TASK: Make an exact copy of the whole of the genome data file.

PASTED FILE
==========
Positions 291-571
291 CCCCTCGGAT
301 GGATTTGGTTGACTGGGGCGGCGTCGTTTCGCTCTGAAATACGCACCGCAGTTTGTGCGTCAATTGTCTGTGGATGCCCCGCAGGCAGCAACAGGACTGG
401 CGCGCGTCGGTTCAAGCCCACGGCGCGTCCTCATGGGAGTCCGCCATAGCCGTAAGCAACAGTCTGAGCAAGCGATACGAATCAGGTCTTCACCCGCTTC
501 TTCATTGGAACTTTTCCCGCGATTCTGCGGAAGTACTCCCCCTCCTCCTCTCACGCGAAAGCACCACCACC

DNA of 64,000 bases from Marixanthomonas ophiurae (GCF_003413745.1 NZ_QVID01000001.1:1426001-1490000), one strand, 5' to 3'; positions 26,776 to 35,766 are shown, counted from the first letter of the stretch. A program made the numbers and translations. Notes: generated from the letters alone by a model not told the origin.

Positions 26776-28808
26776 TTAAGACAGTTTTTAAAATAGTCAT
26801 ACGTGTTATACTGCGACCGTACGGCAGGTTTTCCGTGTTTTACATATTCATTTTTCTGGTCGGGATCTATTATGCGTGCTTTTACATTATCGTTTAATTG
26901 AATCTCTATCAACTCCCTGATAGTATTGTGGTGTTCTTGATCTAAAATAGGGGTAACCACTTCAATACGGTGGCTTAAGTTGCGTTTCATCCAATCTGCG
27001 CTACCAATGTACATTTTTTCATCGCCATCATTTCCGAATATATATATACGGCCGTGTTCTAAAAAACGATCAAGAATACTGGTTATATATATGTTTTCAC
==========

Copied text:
Positions 291-571
291 CCCCTCGGAT
301 GGATTTGGTTGACTGGGGCGGCGTCGTTTCGCTCTGAAATACGCACCGCAGTTTGTGCGTCAATTGTCTGTGGATGCCCCGCAGGCAGCAACAGGACTGG
401 CGCGCGTCGGTTCAAGCCCACGGCGCGTCCTCATGGGAGTCCGCCATAGCCGTAAGCAACAGTCTGAGCAAGCGATACGAATCAGGTCTTCACCCGCTTC
501 TTCATTGGAACTTTTCCCGCGATTCTGCGGAAGTACTCCCCCTCCTCCTCTCACGCGAAAGCACCACCACC

DNA of 64,000 bases from Marixanthomonas ophiurae (GCF_003413745.1 NZ_QVID01000001.1:1426001-1490000), one strand, 5' to 3'; positions 26,776 to 35,766 are shown, counted from the first letter of the stretch. A program made the numbers and translations. Notes: generated from the letters alone by a model not told the origin.

Positions 26776-28808
26776 TTAAGACAGTTTTTAAAATAGTCAT
26801 ACGTGTTATACTGCGACCGTACGGCAGGTTTTCCGTGTTTTACATATTCATTTTTCTGGTCGGGATCTATTATGCGTGCTTTTACATTATCGTTTAATTG
26901 AATCTCTATCAACTCCCTGATAGTATTGTGGTGTTCTTGATCTAAAATAGGGGTAACCACTTCAATACGGTGGCTTAAGTTGCGTTTCATCCAATCTGCG
27001 CTACCAATGTACATTTTTTCATCGCCATCATTTCCGAATATATATATACGGCCGTGTTCTAAAAAACGATCAAGAATACTGGTTATATATATGTTTTCAC